There are a lot of films in which the apocalypse has ravaged the world. In The Hunger Games, famine drove people to revolution and the wealthy turned it into a ruthless dictatorship that slaughters children yearly. In Water World, as you can defer from the title, the whole world is practically underwater thanks to the old polar ice-caps melting. Then you got your run of the mill diseases, your natural disasters, and man-made wars. And let’s not forget about zombies.
Basically, anything that could destroy the world has been covered in the movies. Even dragons. Yes. Dragons.
Set in 2020 (because this year hasn’t been apocalyptic enough,) Reign of Fire revolves around a tunneling project in London which inadvertently awakens dormant dragons. Quickly, the fire-breathing beasts takeover the globe. Leading a small group of survivors in England is Quinn, who was a young boy when the dragons rose. Soon their community is invaded by, of course, boisterous and arrogant Americans, led by Van Zan. With their arrival comes a whole new heap of problems but perhaps a solution to their pesky pest problem.
It is DRAGONS in the MODERN ERA.
The concept is insanely good. DRAGONS in the MODERN ERA! What more could you wish for?
Most movies that feature such creatures are almost always set in a historical or mythical time. No more! The medieval folk and those Vikings do not have the monopoly on dragons anymore. I’m actually surprised this concept doesn’t feature more in modern movies because, as silly as this film is, it is smoking hot. Who doesn’t want to see a dragon flying around classic landmarks being snapped on social media? No one because it rules as a concept. Imagine the TikToks and memes that would be created if we had dragons just flying by setting fire to shit.
Surprisingly, the main actors here are Christian Bale and Matthew McConoughey, way before they scooped up gold at the Academy Awards. They do well enough. However, it’s Gerard Butler’s Creedy who steals the show. He is the only actor in this movie who is clearly having the best time, with his goofy sidekick grin and humorous one-liners.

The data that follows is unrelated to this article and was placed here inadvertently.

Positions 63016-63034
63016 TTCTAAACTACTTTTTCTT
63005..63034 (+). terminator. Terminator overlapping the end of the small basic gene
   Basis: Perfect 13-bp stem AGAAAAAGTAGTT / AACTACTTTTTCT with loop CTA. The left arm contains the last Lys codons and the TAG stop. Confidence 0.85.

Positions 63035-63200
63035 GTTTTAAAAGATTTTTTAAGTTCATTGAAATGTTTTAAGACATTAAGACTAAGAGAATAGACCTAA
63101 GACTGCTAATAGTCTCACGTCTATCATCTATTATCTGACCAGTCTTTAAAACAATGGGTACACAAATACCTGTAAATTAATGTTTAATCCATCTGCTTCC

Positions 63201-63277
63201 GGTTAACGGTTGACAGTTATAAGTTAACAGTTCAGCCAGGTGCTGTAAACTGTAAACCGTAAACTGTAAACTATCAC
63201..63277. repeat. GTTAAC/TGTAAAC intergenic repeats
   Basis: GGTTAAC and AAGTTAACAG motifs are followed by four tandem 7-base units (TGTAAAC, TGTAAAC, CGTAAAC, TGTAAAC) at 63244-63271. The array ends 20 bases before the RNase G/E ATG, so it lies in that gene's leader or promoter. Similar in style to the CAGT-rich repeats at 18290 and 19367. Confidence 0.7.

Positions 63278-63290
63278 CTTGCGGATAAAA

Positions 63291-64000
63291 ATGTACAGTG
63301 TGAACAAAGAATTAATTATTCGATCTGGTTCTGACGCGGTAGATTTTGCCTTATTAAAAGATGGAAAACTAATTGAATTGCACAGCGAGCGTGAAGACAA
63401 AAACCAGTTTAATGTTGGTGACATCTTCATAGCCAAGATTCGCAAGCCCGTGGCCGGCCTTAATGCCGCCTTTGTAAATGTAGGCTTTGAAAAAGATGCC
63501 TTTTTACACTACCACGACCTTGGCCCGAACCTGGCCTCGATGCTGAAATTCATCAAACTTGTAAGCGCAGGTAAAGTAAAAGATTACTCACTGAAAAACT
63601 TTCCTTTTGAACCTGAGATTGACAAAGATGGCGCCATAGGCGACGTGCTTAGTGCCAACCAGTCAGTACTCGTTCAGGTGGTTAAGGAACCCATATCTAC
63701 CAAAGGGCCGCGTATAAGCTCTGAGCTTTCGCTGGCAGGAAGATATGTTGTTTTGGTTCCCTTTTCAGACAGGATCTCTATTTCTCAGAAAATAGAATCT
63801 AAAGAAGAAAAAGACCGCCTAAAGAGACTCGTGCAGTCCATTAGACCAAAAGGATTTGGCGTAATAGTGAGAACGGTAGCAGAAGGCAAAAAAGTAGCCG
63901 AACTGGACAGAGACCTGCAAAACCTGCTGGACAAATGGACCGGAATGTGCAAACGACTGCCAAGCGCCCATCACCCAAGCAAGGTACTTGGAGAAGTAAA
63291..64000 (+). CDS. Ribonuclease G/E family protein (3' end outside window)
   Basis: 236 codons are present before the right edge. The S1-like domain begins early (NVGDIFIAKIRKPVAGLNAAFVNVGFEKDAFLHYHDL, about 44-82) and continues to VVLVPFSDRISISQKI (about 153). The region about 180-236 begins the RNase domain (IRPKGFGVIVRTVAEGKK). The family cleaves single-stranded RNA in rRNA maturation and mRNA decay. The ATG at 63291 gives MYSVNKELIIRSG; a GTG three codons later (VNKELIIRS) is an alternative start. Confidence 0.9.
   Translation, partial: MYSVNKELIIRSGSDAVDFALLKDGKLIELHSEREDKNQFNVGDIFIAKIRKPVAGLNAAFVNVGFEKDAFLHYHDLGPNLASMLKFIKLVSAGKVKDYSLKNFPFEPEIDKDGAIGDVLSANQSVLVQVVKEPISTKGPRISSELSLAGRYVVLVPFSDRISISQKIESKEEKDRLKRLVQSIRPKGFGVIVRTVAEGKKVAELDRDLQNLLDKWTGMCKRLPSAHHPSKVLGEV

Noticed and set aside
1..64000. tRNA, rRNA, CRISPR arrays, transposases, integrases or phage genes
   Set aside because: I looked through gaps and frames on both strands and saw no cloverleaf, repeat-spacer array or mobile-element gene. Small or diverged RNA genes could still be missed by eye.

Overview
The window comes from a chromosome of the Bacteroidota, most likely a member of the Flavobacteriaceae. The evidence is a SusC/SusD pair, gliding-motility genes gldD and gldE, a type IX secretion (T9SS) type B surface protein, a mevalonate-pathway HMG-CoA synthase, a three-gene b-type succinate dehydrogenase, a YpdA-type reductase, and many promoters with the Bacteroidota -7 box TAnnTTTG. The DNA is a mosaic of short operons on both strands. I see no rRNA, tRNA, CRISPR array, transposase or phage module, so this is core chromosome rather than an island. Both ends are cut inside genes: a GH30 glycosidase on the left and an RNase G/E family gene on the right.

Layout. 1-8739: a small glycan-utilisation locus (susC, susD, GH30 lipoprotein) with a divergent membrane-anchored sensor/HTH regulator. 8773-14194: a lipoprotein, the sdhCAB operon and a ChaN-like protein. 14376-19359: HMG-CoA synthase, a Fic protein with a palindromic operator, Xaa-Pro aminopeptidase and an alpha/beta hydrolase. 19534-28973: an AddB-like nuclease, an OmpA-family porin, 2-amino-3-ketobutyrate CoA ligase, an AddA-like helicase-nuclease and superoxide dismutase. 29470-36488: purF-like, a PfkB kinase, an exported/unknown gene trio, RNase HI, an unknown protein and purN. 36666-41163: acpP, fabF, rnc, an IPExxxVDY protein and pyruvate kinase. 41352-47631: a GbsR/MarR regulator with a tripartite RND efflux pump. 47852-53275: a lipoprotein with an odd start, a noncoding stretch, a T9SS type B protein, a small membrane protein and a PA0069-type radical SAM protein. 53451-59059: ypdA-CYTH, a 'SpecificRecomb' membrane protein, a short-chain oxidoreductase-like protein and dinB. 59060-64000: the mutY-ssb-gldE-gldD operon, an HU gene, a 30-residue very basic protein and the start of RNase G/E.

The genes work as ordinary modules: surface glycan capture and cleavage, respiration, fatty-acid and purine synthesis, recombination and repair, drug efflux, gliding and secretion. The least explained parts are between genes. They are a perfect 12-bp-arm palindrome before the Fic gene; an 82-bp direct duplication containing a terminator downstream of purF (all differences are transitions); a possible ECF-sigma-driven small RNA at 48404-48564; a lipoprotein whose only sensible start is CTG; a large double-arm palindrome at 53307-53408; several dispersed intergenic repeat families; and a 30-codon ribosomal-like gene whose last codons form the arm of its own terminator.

Plus, there are some really exhilarating action sequences because, again I cannot stress this enough, it;s DRAGONS in the MODERN ERA!
Oh boy, this film takes itself far too seriously. Despite coming out in McConoughey’s prime romcom movie era, he does not smile once during the whole entire film. He is the prime rib American with big guns and helicopters who is trying to save the wretched English from their plight. Because what we would we do without those damn Americans. Christian Bale cracks a few grins (his Bessie mate is Gerard Butler after all,) but he has these big monologues about the bad times they are in, told in an over the top cockney accent.
On top of this, the film’s new ecology brings forth many questions:
Why are dragons so obsessed with killing humans to the point that they specifically hunt them down?
Why is there absolutely zero colours beyond brown and pale blue?
Did the dragons destroy all pink and orange things?
How can the dragons fly with tattered holey wings?
Why is there just one main woman and why does she have an inevitable romantic subplot?
All these ponderings will bemuse you throughout the film. Although, Reign of Fire was filmed in Ireland’s Wicklow Mountains but an outbreak of foot and mouth disease in Europe stopped many planned scenes happening. Perhaps that is where the subtle exposition and answers to our questions lie.
Is it two stars?
Oh absolutely. The plot is as nonsensical as the cinematography is murky. There are heinously cheesy quips and improbable yet brilliant action sequences. The film was more hot steam then a fiery epic as critics gave it mixed reviews and grossed just $60 million on a $82 million budget.
Reign of Fire would’ve worked better as a series, I reckon. You could really develop the backstory and then slowly turn this into a dragon-addled world. You could give Van Zan an actual reason for being an absolute dick. Plus, hey, you could explain why all the animals are totally fine (like horses,) but humans are picked off like crispy chicken nuggets.
This fiery action flick is a good trashy romp, especially if you want to see pre-Oscar winners have a Gruff/Off over muddy lands as winged, scaly furnaces belt down upon them. Highly enjoyable fantasy stuff.
Even if no character actually says the title in a brilliant climatic ending line!
Reign of Fire is available to watch on Sky and NOWTV